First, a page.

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By Bent Flyvbjerg, Todd Landman, and Sanford Schram
Bent Flyvbjerg, Todd Landman, and Sanford Schram, 2012 eds., Real Social Science: Applied
Phronesis, Cambridge University Press, pp. 285-97
The term "phronetic social science" was coined in Making Social Science Matter (Flyvbjerg 2001).
However, as pointed out in that volume and by Schram (2006), phronetic social science existed well
before this particular articulation of the concept, but it was just not organized, recognized, or named as
such. Rather, it occurred here and there as scholars had adopted phronesis-like methods for their own
purposes. The present title is the first organized volume of empirical-practical work in phronetic social
science. Before Making Social Science Matter, phronesis, as a critical term of Aristotelian philosophy,
had been theorized and its continuing importance as a key concept in Western thought had been
convincingly argued by distinguished philosophers like Hans Georg Gadamer, Hannah Arendt,
Alasdair MacIntyre, and Richard J. Bernstein, among others. But no one had developed the theory and
philosophy of phronesis into a practical methodology that could be applied by researchers interested in
actually practicing a phronetic social science. Making Social Science Matter developed such a
methodology. Its implications were discussed and developed further in Making Political Science
Matter (Schram and Caterino 2006). After these two theoretical-methodological contributions, it was
evident that an important next step in demonstrating the usefulness of phronetic social science would
be to illustrate, with concrete examples, how applied phronesis works in practical, empirical social
science research. The contributions on applied phronesis contained in the present volume make clear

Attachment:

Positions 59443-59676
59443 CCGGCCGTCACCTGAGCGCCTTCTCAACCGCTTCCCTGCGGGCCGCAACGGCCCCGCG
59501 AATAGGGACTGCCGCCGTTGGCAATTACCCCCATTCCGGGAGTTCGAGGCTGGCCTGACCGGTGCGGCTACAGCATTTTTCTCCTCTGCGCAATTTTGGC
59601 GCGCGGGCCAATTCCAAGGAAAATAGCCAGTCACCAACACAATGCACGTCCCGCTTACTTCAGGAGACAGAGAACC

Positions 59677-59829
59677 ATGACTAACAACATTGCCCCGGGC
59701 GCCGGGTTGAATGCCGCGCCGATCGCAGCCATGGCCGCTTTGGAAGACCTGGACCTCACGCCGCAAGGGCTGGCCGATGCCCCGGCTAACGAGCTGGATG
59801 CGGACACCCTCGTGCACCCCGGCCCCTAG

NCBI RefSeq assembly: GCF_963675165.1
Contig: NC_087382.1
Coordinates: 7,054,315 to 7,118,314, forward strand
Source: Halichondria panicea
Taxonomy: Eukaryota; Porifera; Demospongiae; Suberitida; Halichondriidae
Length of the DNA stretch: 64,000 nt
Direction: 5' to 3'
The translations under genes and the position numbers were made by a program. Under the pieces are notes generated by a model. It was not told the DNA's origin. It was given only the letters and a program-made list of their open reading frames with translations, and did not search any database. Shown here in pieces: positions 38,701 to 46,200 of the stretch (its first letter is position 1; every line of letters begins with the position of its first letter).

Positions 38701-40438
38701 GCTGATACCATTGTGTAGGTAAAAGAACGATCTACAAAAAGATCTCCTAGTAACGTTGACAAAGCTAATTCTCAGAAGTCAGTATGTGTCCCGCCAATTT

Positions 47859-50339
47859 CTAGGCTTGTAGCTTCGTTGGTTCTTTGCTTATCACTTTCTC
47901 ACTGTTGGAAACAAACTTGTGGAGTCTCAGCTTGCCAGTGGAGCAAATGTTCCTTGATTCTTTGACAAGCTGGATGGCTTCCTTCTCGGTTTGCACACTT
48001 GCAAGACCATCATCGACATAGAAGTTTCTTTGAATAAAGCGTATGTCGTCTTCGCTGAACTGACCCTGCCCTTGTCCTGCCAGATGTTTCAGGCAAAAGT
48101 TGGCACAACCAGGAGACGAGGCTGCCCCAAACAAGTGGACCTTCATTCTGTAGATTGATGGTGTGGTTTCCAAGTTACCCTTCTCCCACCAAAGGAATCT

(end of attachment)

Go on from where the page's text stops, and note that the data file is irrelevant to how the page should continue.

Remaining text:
that this next step has now been taken.
We use the term "applied" in this book with some reluctance and in a different meaning than is usual
in the natural and social sciences, where it typically means applying theory that has been developed a
priori. The conventional view holds that theory precedes action in a top-down movement where one
arrives at the right action by first choosing the right theory and then applying that theory properly to
the practical question at hand, for example, like engineers applying the laws of physics to construct a
bridge. Phronetic social scientists are skeptical of this view, at least as it pertains to social and political
action, as such action requires a knowledge of context that is simply not accessible through theory
alone. In phronetic social science, "applied" means thinking about practice and action with a point of
departure not in top-down, decontextualized theory and rules but in "bottom-up" contextual and
action-oriented knowledge, teased out from the context and actions under study by asking and
answering the value-rational questions that stand at the core of phronetic social science (Schram
1995). What is applied is not theory but a philosophy of engagement that recognizes that phronesis is a
skill and that having phronesis is iteratively dependent on practicing phronesis, as emphasized by
Frank in Chapter 4.
Phronetic social scientists are also skeptical of the type of expert-based, social engineering that
typically follows from the practice-as-applied-theory point of view. Phronetic social scientists see such
social engineering as not only problematic but as dangerous, since historically it has led to massive
human suffering, especially when applied to large-scale social phenomena and ignoring what Scott
(1998) calls metis – local, practical knowledge. Instead of relying on social engineering and experts
for social action, phronetic social scientists rely on public deliberation and the public sphere, not
because these setups are perfect, but because they are the best we have for collective decision making.
From a phronetic perspective, social science works best not when it tries to give us the unrealizable
perfection of expert knowledge, such as that which comes from abstract models, but instead when it
strives for the "adequation" of what works for any collective as it struggles to decide things for itself.
In the public sphere, expert testimony – including the research results of phronetic social scientists – is
explicitly seen as only one voice among many and as being balanced by other voices and other